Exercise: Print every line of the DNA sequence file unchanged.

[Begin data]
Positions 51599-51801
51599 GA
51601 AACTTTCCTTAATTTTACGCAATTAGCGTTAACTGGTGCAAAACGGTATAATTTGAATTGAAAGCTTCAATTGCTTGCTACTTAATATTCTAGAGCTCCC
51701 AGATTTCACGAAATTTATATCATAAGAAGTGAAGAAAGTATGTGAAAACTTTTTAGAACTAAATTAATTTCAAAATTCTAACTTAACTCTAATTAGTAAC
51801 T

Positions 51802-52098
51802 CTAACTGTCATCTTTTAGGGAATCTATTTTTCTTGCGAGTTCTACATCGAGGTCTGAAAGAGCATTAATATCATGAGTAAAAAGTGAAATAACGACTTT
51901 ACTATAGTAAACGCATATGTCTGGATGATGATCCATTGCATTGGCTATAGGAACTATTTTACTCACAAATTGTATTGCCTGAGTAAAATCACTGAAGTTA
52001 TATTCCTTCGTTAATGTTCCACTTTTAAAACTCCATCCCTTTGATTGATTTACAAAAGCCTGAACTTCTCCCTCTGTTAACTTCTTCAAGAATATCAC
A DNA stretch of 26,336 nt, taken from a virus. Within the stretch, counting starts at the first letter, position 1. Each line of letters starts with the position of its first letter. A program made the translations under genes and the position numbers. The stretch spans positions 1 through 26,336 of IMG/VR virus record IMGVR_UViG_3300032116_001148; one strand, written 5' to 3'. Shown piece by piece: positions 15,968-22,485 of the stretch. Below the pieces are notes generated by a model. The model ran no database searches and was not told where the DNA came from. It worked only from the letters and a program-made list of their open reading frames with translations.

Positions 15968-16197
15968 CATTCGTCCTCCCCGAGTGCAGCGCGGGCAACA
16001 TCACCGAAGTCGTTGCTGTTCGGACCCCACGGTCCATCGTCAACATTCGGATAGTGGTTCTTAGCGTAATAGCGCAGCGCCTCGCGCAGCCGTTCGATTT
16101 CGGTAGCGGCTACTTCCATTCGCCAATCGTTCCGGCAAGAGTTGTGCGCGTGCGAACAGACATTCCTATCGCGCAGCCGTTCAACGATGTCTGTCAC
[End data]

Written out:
Positions 51599-51801
51599 GA
51601 AACTTTCCTTAATTTTACGCAATTAGCGTTAACTGGTGCAAAACGGTATAATTTGAATTGAAAGCTTCAATTGCTTGCTACTTAATATTCTAGAGCTCCC
51701 AGATTTCACGAAATTTATATCATAAGAAGTGAAGAAAGTATGTGAAAACTTTTTAGAACTAAATTAATTTCAAAATTCTAACTTAACTCTAATTAGTAAC
51801 T

Positions 51802-52098
51802 CTAACTGTCATCTTTTAGGGAATCTATTTTTCTTGCGAGTTCTACATCGAGGTCTGAAAGAGCATTAATATCATGAGTAAAAAGTGAAATAACGACTTT
51901 ACTATAGTAAACGCATATGTCTGGATGATGATCCATTGCATTGGCTATAGGAACTATTTTACTCACAAATTGTATTGCCTGAGTAAAATCACTGAAGTTA
52001 TATTCCTTCGTTAATGTTCCACTTTTAAAACTCCATCCCTTTGATTGATTTACAAAAGCCTGAACTTCTCCCTCTGTTAACTTCTTCAAGAATATCAC
A DNA stretch of 26,336 nt, taken from a virus. Within the stretch, counting starts at the first letter, position 1. Each line of letters starts with the position of its first letter. A program made the translations under genes and the position numbers. The stretch spans positions 1 through 26,336 of IMG/VR virus record IMGVR_UViG_3300032116_001148; one strand, written 5' to 3'. Shown piece by piece: positions 15,968-22,485 of the stretch. Below the pieces are notes generated by a model. The model ran no database searches and was not told where the DNA came from. It worked only from the letters and a program-made list of their open reading frames with translations.

Positions 15968-16197
15968 CATTCGTCCTCCCCGAGTGCAGCGCGGGCAACA
16001 TCACCGAAGTCGTTGCTGTTCGGACCCCACGGTCCATCGTCAACATTCGGATAGTGGTTCTTAGCGTAATAGCGCAGCGCCTCGCGCAGCCGTTCGATTT
16101 CGGTAGCGGCTACTTCCATTCGCCAATCGTTCCGGCAAGAGTTGTGCGCGTGCGAACAGACATTCCTATCGCGCAGCCGTTCAACGATGTCTGTCAC